Another prior art approach is Web MD Health Manager offered by WebMD (www.webmd.com). This system allows users to enter data about their personal health such as health conditions, blood pressure, cholesterol level and other metrics. This system will then run those numbers against a database to provide a personal “self-assessment” and provide tips on better health. Such a system does not provide for storage of medical records or a private communications links between a health care provider and patient.

Another prior art approach is available from iHealthRecord.org. This service provides an interactive data entry screen that allows users to enter their personal and family health histories. This information can then be printed out on a wallet card. One of the problems with such an approach is that it requires users to enter information on their medical records into a database, a time consuming and cumbersome task which can also result in inaccuracies. In addition, this approach does not provide a secure communications link between a health care provider and their patient or offer storage and management of personal health and medical records.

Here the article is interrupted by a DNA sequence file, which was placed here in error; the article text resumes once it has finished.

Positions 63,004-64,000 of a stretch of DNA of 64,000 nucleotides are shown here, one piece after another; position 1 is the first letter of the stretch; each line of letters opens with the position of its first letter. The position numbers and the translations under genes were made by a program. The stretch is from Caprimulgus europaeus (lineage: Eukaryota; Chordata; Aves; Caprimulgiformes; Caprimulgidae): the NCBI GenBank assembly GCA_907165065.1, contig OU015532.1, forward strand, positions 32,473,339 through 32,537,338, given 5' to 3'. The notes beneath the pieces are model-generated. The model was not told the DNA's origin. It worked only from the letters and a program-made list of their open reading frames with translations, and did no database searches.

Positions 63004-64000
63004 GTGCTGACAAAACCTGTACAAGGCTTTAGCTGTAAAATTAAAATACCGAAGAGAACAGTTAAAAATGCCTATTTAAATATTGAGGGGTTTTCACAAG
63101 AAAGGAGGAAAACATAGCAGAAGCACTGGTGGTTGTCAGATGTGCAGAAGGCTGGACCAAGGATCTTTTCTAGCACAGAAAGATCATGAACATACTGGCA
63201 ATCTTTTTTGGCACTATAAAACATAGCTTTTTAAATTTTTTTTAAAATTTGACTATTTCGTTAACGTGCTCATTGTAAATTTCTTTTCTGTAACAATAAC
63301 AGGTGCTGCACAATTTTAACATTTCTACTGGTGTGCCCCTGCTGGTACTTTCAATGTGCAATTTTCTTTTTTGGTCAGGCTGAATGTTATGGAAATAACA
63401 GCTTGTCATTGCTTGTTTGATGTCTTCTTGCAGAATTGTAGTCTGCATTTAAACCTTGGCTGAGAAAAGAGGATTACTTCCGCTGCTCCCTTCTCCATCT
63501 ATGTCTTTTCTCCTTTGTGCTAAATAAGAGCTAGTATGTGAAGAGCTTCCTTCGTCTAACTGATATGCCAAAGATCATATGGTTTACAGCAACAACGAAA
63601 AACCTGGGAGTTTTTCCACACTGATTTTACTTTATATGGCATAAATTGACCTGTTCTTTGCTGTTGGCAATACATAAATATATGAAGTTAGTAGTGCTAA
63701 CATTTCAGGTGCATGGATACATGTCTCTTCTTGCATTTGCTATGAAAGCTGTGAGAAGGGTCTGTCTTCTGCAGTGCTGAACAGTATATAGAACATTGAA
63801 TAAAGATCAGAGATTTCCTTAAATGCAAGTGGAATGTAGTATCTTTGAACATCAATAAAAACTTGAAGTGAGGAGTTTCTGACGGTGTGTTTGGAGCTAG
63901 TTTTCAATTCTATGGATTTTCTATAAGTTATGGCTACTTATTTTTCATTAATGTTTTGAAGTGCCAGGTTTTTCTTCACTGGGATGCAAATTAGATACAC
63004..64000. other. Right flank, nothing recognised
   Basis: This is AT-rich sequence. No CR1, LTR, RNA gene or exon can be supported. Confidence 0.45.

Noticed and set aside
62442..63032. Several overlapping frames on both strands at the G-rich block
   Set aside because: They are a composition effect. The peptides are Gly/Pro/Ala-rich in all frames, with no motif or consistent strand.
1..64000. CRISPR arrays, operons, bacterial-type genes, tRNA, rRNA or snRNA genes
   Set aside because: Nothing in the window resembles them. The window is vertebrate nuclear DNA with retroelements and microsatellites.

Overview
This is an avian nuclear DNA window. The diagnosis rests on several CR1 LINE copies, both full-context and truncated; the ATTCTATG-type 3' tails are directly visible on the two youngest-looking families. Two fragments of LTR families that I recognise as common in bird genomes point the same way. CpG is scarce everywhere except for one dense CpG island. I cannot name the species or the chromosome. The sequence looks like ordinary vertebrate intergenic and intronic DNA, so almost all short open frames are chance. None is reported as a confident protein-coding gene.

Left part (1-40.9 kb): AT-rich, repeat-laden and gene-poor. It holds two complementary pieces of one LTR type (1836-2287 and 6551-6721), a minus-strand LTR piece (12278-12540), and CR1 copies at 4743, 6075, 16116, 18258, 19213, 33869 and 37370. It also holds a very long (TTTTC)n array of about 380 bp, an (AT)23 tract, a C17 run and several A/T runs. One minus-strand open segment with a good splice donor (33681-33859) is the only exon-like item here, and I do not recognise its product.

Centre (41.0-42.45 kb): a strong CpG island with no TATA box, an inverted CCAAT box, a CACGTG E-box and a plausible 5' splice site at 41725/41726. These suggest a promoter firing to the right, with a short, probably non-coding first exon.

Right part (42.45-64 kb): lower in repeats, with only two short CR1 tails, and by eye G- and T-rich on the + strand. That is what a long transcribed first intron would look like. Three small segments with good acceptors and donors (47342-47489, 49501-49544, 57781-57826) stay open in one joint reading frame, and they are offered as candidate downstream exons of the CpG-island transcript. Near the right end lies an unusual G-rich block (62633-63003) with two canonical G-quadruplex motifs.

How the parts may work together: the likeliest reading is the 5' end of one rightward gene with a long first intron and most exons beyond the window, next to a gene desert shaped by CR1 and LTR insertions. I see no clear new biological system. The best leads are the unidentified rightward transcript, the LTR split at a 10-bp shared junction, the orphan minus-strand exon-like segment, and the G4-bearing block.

Thus, despite the advancements in these areas, problems remain. In particular, there is a general lack of recognition of the need to provide secure and private communications between a health care provider and their patient and to do so in a manner that is convenient to both the health care provider and the patient. There is also a general lack of recognition of the problems for an individual to exercise their rights to receive access to their health care records and be able to store and maintain those records in one secured, password protected account that allows for files to be categorized, annotated, sorted and viewed based on date, type of record, doctor, or user.

BRIEF SUMMARY OF THE INVENTION

Therefore it is a primary object, feature, or advantage of the present invention to improve upon the state of the art.

It is a further object, feature, or advantage of the present invention to facilitate health care personnel's compliance with HIPAA or other legal requirements regarding privacy of medical records.